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I was wondering how often do you guys with VR FDs polish your cars. Its got to be the fastest fading color IMO. My car probably wasn't polished often before I got it and I polished it with the most aggressive polish stuff I could get. It's way better, but still not what I want it to be. I think I'll polish it again and then once again with milder stuff.
I'm a fan of Mother's. But be sure to get a good buffer and good pads. And lots of them. If you're car is pretty dirty and the paint is in not so good condition, then you'll easily go through about 4-6 pads during cleaning and about half that polishing. I'd do the waxing by hand as I think you get better control of ensuring no swirl marks are left. I have a urethene paint. I used Meguiar's early on and switched to Mother's. I've used Mother's before on other cars and wanted to try something new. Definitely better.
If your paint is clean and in good shape (not peeling, no swirl marks), try this:
Run a clay bar over it until it feels smooth. The clay bars I've used dont really remove stains. They're really for attacking hard deposits... the kind you can feel with your hand as you run it across the painted surface.
Then apply Klasse all-in-one polish with a microfiber towel. You apply Klasse with a damp cloth, so wet it with a meguiars final inspection spray-on type product. It'll give it a mirror finish and klasse is the easiest to apply polish out there. If you want protection on top of that, go ahead and put a nice carnuba wax on top, like meguiars yellow carnuba wax (I think it's 26), or possibly Klasse acyrlic sealant. Although the all-in-one polish is easy to apply (wipe on wipe off, no drying), the acrylic sealant is a real PITA to wipe off.
Klasse is an acrylic product. It's conductive so it doesn't electrostatically attract dust. It lasts quite a while (they say 6 mo. on the bottle, but that's pushing it). Water will sheet off rather than bead. It looks best on solid colored cars (VR) and especially black cars.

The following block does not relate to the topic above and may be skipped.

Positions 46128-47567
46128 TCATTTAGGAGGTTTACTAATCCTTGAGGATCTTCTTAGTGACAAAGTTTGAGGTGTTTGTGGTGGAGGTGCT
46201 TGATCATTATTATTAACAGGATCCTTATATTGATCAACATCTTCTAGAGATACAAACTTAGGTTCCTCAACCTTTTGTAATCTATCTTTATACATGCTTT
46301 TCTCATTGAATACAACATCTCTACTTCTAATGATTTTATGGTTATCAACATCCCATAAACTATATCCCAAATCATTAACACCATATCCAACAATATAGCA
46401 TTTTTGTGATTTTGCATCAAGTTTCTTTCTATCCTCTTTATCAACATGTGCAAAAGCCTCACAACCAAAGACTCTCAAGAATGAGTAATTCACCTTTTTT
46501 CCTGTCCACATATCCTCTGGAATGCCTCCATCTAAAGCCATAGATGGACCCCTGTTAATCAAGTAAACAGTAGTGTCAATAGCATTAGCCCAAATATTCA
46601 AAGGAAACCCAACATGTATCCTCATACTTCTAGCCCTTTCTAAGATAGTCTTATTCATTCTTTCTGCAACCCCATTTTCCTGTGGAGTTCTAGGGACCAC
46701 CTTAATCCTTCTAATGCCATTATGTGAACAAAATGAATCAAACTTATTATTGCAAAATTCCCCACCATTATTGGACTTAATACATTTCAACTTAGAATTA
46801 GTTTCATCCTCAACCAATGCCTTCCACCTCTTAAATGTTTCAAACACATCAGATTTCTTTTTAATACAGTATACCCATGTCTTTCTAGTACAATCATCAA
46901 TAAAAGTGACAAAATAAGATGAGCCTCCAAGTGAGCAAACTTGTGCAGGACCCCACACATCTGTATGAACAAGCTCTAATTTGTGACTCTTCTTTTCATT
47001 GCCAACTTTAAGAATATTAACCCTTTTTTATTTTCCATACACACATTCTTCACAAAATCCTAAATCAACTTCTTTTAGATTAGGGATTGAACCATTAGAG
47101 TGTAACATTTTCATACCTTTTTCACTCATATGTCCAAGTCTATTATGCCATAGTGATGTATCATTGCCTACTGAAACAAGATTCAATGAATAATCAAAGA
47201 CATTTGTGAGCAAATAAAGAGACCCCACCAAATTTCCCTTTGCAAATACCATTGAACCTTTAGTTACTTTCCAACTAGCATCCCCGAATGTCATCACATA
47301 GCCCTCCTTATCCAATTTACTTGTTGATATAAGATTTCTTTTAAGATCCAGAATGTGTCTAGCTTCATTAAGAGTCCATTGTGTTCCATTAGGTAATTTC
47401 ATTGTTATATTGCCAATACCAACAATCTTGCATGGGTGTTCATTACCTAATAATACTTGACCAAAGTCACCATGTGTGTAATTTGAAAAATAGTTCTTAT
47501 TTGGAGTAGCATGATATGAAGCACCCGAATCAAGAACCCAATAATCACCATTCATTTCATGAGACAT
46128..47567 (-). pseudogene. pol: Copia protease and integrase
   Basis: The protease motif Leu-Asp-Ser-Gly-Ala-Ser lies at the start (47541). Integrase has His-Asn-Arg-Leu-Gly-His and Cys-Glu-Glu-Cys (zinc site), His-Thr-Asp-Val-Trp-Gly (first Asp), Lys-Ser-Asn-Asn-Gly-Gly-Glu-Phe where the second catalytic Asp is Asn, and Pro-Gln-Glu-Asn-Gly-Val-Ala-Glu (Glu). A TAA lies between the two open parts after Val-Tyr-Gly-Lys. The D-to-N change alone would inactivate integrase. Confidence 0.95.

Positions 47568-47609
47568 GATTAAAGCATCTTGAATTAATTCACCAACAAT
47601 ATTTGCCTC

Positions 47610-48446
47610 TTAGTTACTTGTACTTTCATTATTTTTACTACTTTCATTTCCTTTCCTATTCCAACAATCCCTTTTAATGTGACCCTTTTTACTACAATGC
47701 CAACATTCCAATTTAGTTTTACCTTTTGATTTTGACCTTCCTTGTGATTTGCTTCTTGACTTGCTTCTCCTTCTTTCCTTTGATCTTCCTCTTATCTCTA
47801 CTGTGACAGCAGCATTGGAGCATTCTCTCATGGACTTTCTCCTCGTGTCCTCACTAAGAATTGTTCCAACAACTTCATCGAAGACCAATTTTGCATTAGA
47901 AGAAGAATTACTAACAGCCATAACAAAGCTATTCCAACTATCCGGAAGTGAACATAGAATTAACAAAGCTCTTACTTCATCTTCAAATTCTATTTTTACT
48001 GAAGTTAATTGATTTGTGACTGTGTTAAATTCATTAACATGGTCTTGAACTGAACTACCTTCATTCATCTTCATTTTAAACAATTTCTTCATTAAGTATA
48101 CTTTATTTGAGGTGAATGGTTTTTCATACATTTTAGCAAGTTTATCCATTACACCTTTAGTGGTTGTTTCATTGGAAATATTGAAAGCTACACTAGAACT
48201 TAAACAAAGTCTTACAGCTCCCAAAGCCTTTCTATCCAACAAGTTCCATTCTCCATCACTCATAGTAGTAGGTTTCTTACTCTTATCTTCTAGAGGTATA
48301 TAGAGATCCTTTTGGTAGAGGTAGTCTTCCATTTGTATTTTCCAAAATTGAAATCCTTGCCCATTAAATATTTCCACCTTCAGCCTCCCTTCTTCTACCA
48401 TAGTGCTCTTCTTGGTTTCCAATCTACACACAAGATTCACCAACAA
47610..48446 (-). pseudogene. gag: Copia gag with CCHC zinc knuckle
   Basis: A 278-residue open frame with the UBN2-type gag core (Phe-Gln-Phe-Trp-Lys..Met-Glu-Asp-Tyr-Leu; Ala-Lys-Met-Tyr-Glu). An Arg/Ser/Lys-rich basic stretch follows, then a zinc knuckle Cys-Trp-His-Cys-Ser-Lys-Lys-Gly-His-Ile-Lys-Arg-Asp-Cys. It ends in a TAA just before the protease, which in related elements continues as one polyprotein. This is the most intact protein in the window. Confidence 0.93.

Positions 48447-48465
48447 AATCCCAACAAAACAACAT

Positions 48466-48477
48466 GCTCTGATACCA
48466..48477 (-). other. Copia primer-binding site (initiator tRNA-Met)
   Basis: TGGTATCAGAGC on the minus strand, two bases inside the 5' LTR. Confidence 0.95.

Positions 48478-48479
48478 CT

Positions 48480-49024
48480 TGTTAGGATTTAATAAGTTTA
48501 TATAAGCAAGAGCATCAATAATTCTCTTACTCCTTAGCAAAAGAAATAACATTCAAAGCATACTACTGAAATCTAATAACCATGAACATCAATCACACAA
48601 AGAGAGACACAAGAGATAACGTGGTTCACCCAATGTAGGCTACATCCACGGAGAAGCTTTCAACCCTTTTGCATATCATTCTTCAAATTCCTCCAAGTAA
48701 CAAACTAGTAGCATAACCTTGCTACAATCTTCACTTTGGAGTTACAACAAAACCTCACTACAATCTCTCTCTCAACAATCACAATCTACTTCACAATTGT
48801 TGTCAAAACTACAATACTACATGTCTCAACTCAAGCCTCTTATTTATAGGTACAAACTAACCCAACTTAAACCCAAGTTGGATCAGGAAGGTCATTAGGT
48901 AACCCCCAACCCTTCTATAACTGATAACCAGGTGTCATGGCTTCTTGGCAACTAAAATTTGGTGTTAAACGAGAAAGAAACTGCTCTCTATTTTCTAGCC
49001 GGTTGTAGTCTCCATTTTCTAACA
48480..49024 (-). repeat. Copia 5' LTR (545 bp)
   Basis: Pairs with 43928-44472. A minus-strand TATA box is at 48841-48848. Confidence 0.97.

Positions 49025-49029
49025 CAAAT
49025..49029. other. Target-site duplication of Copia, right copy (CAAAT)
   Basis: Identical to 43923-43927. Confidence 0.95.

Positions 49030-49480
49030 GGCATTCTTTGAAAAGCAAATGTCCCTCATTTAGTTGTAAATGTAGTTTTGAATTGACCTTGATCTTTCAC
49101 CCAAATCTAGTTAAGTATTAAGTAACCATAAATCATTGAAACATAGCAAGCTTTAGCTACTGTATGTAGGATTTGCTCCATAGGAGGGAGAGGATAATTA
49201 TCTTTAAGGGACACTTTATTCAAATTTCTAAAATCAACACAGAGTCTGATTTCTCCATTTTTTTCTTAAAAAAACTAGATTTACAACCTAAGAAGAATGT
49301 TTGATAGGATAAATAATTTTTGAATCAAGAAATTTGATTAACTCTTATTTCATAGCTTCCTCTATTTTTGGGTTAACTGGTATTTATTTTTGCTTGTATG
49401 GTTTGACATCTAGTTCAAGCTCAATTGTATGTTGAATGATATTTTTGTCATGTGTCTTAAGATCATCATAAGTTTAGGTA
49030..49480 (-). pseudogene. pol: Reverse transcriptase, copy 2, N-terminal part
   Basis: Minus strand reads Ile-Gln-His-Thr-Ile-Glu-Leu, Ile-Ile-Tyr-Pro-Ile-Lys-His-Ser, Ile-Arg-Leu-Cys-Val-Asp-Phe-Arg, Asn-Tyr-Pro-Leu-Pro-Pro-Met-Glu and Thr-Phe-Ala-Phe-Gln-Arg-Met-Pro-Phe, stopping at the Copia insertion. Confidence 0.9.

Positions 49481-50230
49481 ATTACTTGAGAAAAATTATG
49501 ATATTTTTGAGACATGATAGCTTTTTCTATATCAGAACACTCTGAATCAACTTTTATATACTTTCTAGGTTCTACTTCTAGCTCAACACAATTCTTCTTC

My only gripe with it is that it'll make some imperfections appear worse. Specifically, if you have a silver car with white scratches on it, they won't go away! But this stuff loves VR!
If your clear coat has been damaged by acid rain or what not then you may have to remove oxidized paint.
What normally happens to clear coat cars is someone gets nuts with a buffer and strips the clear coat. Or in an attempt to remove swirls a coarse compound is used making the situation worse.
Clay bars are used to remove overspray and large paint contaminants like bird crap. I use the same stuff as above.....over spray remover, but only to remove large stuff and only a little bit in a small area. I would not clay bar my whole car.
The trick is to wax and buff in straight lines, not circles. Under a microscope, a swirl looks like a little valley with sharp ridges. If you move in a straight line, you knock down the edges...if you buff or apply in a circle, you make them deeper. The only exception to this is if you buff with a buffer in successively smaller grits until you get to a mirror glaze...not something your average weekender is going to do. In this situation you are actually sanding away layers of paint to remove the swirls....not my favorite method.
I used zymol swirl remover once a month for a year to get rid of the swirls. One application helps but it does not fix it. The swirl remover also removes all the wax and polish, exposing the paint to damage so I have to rewax every time. Once I got to the point where the swirl remover didnít make it any better, I stopped. Most of this stuff removes layers of paint/clear coat. Donít keep doing it or it will make your car look worse. I still have swirls but I never use a polish so you canít see them until you get under halogen lamps.
I use zymol Japon wax as it is specially formulated for older Japanese cars. It makes a big difference on red cars. I used zymol carbon on my black car. Zymol waxes are supposed to be the least abrasive waxes on the market.
A polish ads shine which will make swirl marks stand out more. Wax ads depth. If you have a lot of swirl marks, donít use a polish.
Some products fill swirl marks. These products contain silicon. They make the car look great but they "dry out" the paint which makes it look worse in the long run. Look at what silicon products do to tires...turn them brown and cracked after a while.
Pluralitas non est ponenda sine neccesitate
Originally posted by cruiser Excuse me, but what is a swirl ?
Thanks for the thumbs up keynote22
Go look at the paint on your hood real close when the car is in the sun.... do you see lots of tiny tiny scrathes that dont really go past the clear coat... Those are swirl marks.... usually caused by contaminants in a towel being rubbed around and around during waxing or drying of the car....